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INFORMATION LIBRARY:

 
Abbreviations (USPS link) for States, Streets, and more
Aircraft Cable Specs & Breaking Strengths
Dimensions of fasteners  (For Reference only - Not all products shown are available)
Engineering Handbook (PDF)   (courtesy of huyett.com)
Head styles & terms
Holesaw Speed Chart - Recommendations for various materials
Rechargeable Batteries, Do's and Don'ts
Suggested Tightening Torque  - We sell a handy pocket guidebook as well
Tap/ Drill sizes
Torque Conversion Chart - Newton Meters to Inch-Pounds
Torx Bit Sizing guide (for Screws)
Zip Code Finder - (Link to USPS)

 

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BULLETIN BOARD:

 
About Us....
New Items
Clearance Sale Items
Manufacturer listing

 

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CONVERSIONS

 
1 foot-pound of force = 1.355 joules (or Newton-meters) (ref Wikipedia)
1 Newton Meter = .7380 Foot-Pounds    (multiply Nm x .7380 to get Ft-Lbs)
  handy conversion chart for Newton Meters to Inch Pounds
1 Joule = 1 Newton Meter  (like the Foot-Pound, a Newton-Meter can be a unit of energy or Torque, but the Joule is never used as a unit of torque)
(more conversions to come)
1 micron = 1,000,000th of a Meter or, approximately, 0.00003937 inches;

 

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LINKS: See also - Manufacturer links / listing

   
  ORGANIZATIONS, QUALITY & TECHNICAL SITES:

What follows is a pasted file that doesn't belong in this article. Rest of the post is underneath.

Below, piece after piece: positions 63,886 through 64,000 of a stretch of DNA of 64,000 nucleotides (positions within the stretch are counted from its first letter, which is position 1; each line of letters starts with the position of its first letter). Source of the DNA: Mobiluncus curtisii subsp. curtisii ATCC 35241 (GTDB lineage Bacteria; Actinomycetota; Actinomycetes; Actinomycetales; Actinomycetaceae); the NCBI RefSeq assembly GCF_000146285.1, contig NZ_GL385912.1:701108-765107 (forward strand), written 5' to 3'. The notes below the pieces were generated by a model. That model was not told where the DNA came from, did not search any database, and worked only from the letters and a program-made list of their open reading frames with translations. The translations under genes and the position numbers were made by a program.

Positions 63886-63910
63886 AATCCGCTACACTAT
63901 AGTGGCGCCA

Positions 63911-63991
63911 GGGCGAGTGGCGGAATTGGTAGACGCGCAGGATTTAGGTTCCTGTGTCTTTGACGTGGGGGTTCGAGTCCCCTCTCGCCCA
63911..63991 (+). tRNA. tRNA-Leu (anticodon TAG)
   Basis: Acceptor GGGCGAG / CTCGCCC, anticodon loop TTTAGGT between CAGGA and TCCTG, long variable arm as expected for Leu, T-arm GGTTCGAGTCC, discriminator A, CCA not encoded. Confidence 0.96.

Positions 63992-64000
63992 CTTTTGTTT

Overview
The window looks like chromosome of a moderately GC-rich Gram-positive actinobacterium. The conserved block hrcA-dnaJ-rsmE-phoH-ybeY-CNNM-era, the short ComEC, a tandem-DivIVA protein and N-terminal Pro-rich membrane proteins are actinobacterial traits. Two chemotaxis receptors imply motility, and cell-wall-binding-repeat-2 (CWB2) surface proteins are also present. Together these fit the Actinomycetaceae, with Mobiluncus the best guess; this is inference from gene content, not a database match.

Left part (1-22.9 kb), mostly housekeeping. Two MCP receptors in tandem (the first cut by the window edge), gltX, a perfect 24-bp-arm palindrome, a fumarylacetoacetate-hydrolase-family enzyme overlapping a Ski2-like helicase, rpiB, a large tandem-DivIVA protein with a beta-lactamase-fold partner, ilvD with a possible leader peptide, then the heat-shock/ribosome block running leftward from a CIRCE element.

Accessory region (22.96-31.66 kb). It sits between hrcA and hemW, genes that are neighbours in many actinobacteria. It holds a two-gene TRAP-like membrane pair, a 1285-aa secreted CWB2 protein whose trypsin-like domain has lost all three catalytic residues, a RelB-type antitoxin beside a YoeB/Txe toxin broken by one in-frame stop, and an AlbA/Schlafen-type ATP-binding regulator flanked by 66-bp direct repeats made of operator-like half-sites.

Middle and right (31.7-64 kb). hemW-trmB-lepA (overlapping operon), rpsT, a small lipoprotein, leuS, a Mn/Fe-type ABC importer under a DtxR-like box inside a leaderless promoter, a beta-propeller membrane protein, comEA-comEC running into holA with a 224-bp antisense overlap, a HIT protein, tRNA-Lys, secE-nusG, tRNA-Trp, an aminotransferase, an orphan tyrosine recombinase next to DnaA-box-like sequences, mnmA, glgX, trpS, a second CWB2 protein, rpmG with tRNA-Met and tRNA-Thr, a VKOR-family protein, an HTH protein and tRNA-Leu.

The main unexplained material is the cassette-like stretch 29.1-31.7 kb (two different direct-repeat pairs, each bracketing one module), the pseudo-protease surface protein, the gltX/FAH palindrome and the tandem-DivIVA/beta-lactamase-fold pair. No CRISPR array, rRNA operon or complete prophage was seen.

ANSI
 
ASM International
 
ASME
 
ASTM
 
ASQ

Meets CSA Z94.3 eyewear requirments

Canadian StandardsOrganization:    
 

                             

   
   
  SOME OF OUR CUSTOMERS SITES:
 
http://www.technical-metals.com/main.html
http://www.ksiconveyors.com/
http://www.steidingerfoods.com/
http://www.vertibrake.com/default.asp
http://www.bowsite2.com/aceshopping/index.asp?SID=2
   
  MISC. LINKS:  
http://www.fairburyil.org/
http://www.fairburyfair.com/
   
  JUST FOR FUN - LINKS:  
singing bug (for people that bug you)
fido the magnificent (number game)
vision/mind trick (incredibly cool)
doo wop horses - click each to turn them on/off
   

 

 

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Frequently Asked Questions:

 

   

Q

Do you guys have a Catalog?
   

A

This site is our catalog and we are generous with the catalogs that we receive from  manufacturers, but we do not have a printed catalog for all the products that we offer.
(It would also be huge)
   
   
 
   
   

Q

When should I recharge my battery in my cordless drill? 
or 
Should I run my battery dead before I charge it?
   

A

Click for answer in "Rechargeable Batteries, Do's and Don'ts"
   
   
   

 

 

Industrial Fasteners Institute's:
Most Frequently Asked Questions
About Mechanical Fasteners

   

Q

Why is a maximum tensile strength specified for ASTM A307 - Grade B?

A

These bolts are often used in pipe flanges, and to protect the flange, the bolt is designed and manufactured to break before the expensive pipe flange is damaged through over tightening.

 

Editorial Note:ASTM A307 now requires a manufacturer and a grade marks on the top of heads. Grade identification consists of "307A" or "307B" on each bolt produced to its standard requirements.

 



Q

What does ASTM A307 require for cold headed fasteners other than those of the hex configuration?

 


A

The standard requires that these configurations be stress relief annealed to remove cold work effects, particularly at the junction of head to shank. This is a very important requirement for such products as carriage bolts, for example.

 



Q

Where do you find information concerning bolts suitable for welding?

A

ASTM A307 includes a supplementary requirement, S1, entitled, "Bolts Suitable for Welding".

 



Q

Where may one find the definition of "alloy steel" as defined by AISI within ASTM F16 specifications?

 


A

See paragraph 6.1 of ASTM A490. This paragraph includes a note 4 which defines an alloy steel as follows: